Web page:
transparentlabsImage Credit:

This is USP communication at its finest. The site accommodates users that skim-read the page’s content but also provides detailed info for those who are intrigued and want to learn more.

2. Embrace Negative Space

Like I said before, a product page exists to drive and facilitate a decision – no other reason.

Visual elements that don’t play a role in this objective have no business being on the page. They distract the visitor from the content you want them to see and interact with.

This principle is doubly important above the fold. This is prime real estate that must be absolutely free of visual clutter.

What’s important to note here is that the term “clutter” doesn’t only refer to interactive elements like buttons, dropdowns, and other standard UI controls. I’m also referring to complex, busy background imagery and color schemes.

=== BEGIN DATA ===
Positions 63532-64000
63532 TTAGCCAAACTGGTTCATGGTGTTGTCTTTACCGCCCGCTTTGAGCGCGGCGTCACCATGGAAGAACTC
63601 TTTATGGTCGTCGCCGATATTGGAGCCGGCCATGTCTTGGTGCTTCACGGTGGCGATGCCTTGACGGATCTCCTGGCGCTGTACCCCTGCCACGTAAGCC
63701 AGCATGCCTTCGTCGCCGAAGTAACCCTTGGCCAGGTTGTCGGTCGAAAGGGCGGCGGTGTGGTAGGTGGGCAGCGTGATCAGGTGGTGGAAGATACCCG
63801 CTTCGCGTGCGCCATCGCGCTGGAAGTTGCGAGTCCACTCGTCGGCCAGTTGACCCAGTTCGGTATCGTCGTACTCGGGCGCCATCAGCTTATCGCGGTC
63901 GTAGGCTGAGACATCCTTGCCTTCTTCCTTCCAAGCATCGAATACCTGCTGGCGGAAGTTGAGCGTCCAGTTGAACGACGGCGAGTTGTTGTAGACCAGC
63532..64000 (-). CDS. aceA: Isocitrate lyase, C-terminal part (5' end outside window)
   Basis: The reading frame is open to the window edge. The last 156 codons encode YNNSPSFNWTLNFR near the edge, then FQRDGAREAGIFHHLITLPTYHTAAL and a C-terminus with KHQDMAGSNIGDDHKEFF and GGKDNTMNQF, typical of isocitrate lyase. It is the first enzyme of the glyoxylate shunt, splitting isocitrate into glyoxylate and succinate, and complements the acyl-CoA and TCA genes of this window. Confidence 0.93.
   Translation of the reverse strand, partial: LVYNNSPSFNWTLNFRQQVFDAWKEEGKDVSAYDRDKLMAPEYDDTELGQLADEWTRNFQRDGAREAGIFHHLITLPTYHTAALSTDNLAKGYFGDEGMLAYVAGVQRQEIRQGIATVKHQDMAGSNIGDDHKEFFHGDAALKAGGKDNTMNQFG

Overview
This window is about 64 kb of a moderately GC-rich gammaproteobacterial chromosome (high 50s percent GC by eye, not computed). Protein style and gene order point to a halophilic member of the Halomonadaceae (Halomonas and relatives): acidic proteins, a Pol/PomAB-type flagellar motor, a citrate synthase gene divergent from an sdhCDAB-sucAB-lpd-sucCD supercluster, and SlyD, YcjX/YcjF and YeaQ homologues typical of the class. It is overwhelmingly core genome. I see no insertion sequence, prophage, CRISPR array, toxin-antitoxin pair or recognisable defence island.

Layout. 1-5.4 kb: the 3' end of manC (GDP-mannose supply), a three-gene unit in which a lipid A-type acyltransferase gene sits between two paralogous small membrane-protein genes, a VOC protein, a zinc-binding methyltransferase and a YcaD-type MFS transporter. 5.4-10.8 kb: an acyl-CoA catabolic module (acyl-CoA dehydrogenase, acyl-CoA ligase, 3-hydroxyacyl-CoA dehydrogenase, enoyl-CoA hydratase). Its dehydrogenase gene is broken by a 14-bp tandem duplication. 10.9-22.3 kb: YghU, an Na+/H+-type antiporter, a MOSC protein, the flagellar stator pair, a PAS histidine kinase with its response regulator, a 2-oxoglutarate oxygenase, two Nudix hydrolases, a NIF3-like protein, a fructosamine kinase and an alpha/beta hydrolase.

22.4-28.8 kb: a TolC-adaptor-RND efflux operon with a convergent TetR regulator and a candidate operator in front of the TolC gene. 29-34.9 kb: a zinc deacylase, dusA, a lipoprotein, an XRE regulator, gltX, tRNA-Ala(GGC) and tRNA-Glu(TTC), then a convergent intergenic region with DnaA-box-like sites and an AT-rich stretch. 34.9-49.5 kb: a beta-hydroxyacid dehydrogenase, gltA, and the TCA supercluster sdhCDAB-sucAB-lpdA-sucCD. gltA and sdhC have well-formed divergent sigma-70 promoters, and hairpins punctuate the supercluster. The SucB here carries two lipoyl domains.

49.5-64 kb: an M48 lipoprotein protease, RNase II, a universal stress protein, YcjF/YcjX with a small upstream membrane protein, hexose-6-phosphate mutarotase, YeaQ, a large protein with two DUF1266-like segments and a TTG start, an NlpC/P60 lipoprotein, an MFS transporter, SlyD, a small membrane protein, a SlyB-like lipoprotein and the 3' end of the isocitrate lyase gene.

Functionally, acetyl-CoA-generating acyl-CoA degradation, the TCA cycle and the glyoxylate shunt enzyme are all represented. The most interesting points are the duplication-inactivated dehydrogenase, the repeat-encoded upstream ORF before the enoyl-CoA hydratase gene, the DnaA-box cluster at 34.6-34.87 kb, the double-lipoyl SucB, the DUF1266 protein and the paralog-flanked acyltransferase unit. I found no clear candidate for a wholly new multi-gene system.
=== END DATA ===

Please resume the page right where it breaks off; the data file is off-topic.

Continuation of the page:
Product pages that avoid visual “busyness” and embrace empty space surrounding the important elements are said to be using “negative space” wisely.

Brutal simplicity in a page’s visual composition means that your visitors’ eyes remain focused where you want the focused – the elements that convince them to become customers.

Take a look at how much white space is visible on Elemental Labs product page. It’s a thing of simplistic beauty, and not just above the scroll line.

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The minimalist aesthetic remains a feature from top to bottom – and the page is all the more effective for it.

3. Get the Most Out of Your Image Gallery

What if I told you that there’s SO MUCH MORE you can do with your product’s image gallery than simply the standard approach of showing it off from all angles.

Sure, giving your visitors a proper look at your products is the gallery’s primary goal. Don’t forget this. First, do all the basics right before “branching out” with your gallery:

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  • Use high definition images.
  • Allow users to zoom in on the photos.
  • Include other objects to create a sense of scale.